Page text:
Up until mile 6, I was in a bad spot mentally. I was nervous, grumpy and had plenty of doubt. But then everything changed during that sixth mile….that’s where I found my happy. First, we saw Bri’s family. Holding up a huge yellow sign for her, I ran up to them and high-fived them all as she hugged her dad. Right after, I heard someone yell “MEGGIE DIALS!!!!!” and to my left was my long-time college friend, Eddie. I haven’t seen him in years and he spotted me amongst the crowd. My heart started to lift. Then, in a sea of orange tshirts, I spot my friend Stacey (also a college friend) who was screaming for her little brother who just so happened to be right in front of me! As I yelled for her attention, she introduced me to Alex who I fist-bumped and wished him well on his first marathon. My heart moved another inch north.
me yelling, Alex running
And then, same mile, I noticed most of the herd of runners waving upward at the brownstone to our right. And there, on the 3rd floor of the building, was what had to be a nursing home. All the elderly people living there, some still in their robes, were sitting at the window watching the race. They had the biggest smiles on their faces and were waving like mad at the mass of people running below them. As I waved at them, I laughed out loud. It was just the happiest sight. I choked back the tears and when Bri looked back at me with glassy eyes I said “Don’t you look at me, Bri. Don’t you do it!” I knew it wouldn’t take much to get us to full on crying. But it was those people in the window that gave me my happy. And I carried it on for the next 20 miles.
At mile 7.5, we found the guys and stopped for hugs. Matthew had to hop on a plane for a work trip but I was able to hug him and give a smooch to my niece’s best little friend Elsa, who was with her parents and the crew. I handed my gloves to Ted. I hugged JD who had a gel ready and waiting for me. It’s pretty awesome that my biggest fan is also a runner, as he knows exactly what I need. And then I asked if they’d take a picture of us. Never before, in all my marathons, have I stopped to talk to fans. I wave and blow kisses but have never wanted to lose a minute of race time. On Sunday? We stopped every single time.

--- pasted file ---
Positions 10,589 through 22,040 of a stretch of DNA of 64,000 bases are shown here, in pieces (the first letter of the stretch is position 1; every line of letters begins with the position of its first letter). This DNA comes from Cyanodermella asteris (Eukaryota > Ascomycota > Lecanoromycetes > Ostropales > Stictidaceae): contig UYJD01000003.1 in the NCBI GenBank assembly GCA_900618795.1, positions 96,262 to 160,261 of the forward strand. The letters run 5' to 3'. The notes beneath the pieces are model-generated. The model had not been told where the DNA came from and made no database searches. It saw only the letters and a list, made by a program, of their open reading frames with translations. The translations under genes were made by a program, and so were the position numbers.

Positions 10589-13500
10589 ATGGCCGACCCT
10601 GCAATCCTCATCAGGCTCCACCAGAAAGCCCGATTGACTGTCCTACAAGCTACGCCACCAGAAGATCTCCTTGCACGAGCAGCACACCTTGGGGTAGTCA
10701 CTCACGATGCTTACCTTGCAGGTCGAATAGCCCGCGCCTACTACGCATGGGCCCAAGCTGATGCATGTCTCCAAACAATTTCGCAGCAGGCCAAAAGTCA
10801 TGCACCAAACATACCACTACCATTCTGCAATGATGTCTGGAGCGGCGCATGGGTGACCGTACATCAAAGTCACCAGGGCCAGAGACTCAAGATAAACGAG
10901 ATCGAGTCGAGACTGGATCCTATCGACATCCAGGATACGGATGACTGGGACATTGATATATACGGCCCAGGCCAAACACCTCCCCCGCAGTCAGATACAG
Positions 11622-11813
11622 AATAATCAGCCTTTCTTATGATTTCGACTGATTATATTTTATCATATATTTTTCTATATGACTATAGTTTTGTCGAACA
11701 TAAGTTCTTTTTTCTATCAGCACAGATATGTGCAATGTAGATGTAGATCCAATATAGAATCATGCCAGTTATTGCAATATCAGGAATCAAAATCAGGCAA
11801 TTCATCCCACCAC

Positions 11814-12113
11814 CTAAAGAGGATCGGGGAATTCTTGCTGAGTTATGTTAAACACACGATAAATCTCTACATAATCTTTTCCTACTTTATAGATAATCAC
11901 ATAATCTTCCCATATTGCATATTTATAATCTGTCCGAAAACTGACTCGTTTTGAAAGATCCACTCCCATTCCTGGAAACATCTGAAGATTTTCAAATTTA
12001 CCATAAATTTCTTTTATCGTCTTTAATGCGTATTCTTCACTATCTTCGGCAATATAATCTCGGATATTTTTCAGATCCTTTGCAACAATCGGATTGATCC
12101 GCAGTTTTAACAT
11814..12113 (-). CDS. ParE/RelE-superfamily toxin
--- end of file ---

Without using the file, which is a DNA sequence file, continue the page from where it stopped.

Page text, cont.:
Approaching our fans
Meghan was our task master the entire day. She had a schedule of our miles: when we saw the boys, when we did water stops, when we took our gels. She called this “chunking” and I have used the concept in past races too. We didn’t think about eating the entire elephant (running all 26.2) but instead we took one bite at a time. At our next water stop, we lost Dana and Adam. At this point, we were still tracking around a 10/mile pace but knew we were slipping. Bathroom and “fan” breaks were going to slow us down even if we could continue running that pace. I pulled out my pace calculator on my phone and said that if we could do 10:30′s, we would finish in the 4:30s which would give Meg a PR. At the time, even though we weren’t taking the race super seriously, we were still trying to do our best, time wise.
But Dana and Adam fell behind when they thought we breaked for water. And when they caught up to us, we all agreed that they should go on. Both had energy we did not and the last thing I wanted to do was slow anyone down.
Adam took one final race pic and off they went.
A quick note about the fans. First of all, Chicago? You know how to churn out a fan base. Everyone screamed and yelled. Some people were so sincere and forceful that I wanted to shrink them into a Polly Pocket and take them with me. And our fans? Damn they were good. They saw us 6 times! Jumping all over the “L” system, running to catch us, texting us along the way. And with signs and screams, it refilled our energy time after time.